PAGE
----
Stockhausen For Times To Come

Monday 10 June 2019

The Stockhausen fest at Southbank which started with Donnerstag aus Licht reverted to business as usual with a quick tour of the standards – Kontakte, Stimmung, Klavierstücke, Mantra – with one notable exception: a Sunday matinee in the Purcell Room of selections from Für kommende Zeiten, given by the always-adventurous ensemble Apartment House. A sequel of sorts to the notorious set of “intuitive music” compositions Aus den Sieben Tagen, the short texts that make up Für kommende Zeiten are less metaphysical than those of its predecessor and more focused on musical means. They are also much less known, sufficiently obscure that even freaky music buffs who like Aus den Sieben Tagen never seem to have heard of them.

It shouldn’t be hard to appreciate that Aus den Sieben Tagen is truly composition, not conditions for improvisation. The texts set rigorous conditions for the musicians’ mental state and receptiveness and to play intuitively from those conditions instead of a fully-articulated score. Damned if I can tell one from another though, when listening to most of them. Für kommende Zeiten is more explicit and so allows for a more obvious identity to each piece, but even so the nature of that particular identity can be open to interpretation. It takes a concentrating mind to make music from Stockhausen’s instructions with an approach that remains faithful to the meaning in the text. It’s too easy to lapse into self-absorbed noodling or a dry technical exercise, with the composer’s strictures crowding out any other concerns. Conversely, particularly in the case of Für kommende Zeiten, any straying from the score becomes especially obvious, even when the texts work through images and allusions.

For this event, Apartment House consisted of Rhodri Davies on harp, Simon Limbrick on percussion, Philip Thomas and Kerry Yong on piano and keyboards, with Anton Lukoszeveize on cello. Their playing was exemplary in making a coherent, satisfying musical experience while still feeling spontaneous – “intuitive” as Stockhausen would put it. Whether Stockhausen would have recognised or approved this interpretation is another matter; part of the freshness of this gig was the sneaking suspicion that he would not. He did tend to impose a sort of aesthetic austerity coupled with expressive technique. Apartment House favoured clearer, simpler (but not easy) gestures, which gave everything a more open texture throughout.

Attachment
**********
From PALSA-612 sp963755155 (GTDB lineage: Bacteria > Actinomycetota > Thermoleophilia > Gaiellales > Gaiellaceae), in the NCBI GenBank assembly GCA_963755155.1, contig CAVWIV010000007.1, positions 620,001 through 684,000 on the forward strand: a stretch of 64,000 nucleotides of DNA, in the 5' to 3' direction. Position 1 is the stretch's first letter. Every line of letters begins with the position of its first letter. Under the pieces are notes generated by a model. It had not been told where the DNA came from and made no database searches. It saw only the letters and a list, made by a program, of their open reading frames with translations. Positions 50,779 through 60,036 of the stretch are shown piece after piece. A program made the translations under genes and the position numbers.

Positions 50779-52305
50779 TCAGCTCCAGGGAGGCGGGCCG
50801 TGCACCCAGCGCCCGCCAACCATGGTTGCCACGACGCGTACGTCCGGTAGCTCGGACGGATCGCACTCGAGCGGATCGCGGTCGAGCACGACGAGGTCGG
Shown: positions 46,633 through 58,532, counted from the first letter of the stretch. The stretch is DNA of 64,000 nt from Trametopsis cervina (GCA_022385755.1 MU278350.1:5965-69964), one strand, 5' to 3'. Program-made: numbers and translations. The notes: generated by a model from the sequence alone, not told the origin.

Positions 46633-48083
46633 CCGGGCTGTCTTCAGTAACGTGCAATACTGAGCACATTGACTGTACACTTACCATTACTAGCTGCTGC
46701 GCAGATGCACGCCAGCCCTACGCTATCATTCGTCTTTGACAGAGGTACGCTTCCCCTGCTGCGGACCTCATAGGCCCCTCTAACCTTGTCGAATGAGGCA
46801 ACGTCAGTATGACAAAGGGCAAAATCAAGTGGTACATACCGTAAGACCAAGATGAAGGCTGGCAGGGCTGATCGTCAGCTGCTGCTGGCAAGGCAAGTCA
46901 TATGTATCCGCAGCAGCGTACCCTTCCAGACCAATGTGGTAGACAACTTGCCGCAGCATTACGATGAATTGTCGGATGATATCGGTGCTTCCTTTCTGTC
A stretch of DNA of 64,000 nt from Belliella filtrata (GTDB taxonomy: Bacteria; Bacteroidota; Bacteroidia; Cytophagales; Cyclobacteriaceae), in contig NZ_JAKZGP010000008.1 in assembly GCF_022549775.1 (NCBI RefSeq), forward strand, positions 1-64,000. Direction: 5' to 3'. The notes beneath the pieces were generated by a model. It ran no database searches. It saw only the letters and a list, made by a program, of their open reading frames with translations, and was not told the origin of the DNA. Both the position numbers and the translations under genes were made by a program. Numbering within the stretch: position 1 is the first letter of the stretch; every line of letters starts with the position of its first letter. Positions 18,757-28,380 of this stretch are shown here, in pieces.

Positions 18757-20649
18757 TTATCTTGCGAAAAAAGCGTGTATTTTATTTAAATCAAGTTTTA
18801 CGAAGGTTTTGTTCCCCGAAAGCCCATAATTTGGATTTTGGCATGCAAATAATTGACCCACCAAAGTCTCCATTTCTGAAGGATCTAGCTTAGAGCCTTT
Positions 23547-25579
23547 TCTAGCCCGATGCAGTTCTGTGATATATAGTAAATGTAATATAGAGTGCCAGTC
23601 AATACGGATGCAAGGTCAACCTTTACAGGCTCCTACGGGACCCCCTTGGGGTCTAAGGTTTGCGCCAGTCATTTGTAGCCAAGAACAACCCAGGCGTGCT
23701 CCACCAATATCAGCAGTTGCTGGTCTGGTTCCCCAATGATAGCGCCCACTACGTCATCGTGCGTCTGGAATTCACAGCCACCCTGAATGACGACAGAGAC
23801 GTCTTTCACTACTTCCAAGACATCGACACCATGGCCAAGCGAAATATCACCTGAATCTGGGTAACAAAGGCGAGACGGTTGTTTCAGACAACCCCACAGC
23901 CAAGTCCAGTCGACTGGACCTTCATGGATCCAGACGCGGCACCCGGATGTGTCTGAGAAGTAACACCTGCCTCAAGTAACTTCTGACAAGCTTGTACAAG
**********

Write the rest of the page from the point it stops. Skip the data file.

Eight pieces from the set of 17 were played, each one overlapping to make a continuous work that lasted around 75 minutes. It was nevertheless very clear when one piece gave way to the next, through a combination of smart sequencing and playing that combined fidelity to the score with imaginative interpretation. Beginning with the blindfold piano duo Interval, the isolated sounds were taken up by the others to create Elongation and then gathered together again for Bird of Passage before spreading out into sustained harmonies for Presentiment. Japan allowed breathing space, with more silences and added rainsticks to match Stockhausen’s evocative little poem, before the harmonising resumed in various patterns through Halt, Spectra and the more agitated Vibration to reach a conclusion.

Gentle use of electronics, amplification and extended techniques further distnguished and coloured each piece without distracting from the overall cohesion of the five instrumentalists. The punters in the surprising well-attended stalls appeared to enjoy it and it seemed to be over in less than an hour, which is always a good sign. This piece is about half a century old; can it now be considered safe? Stockhausen’s intuitive compositions still have the reputation of being a bit beyond the accepted limits of the avant-garde, but there’s so much about them now assimilated into musical practice. Despite this, Stockhausen always manages to imbue his music with a wayward silliness that leaves you with some nagging doubt that there’s some other level to it that we’re still not getting, yet.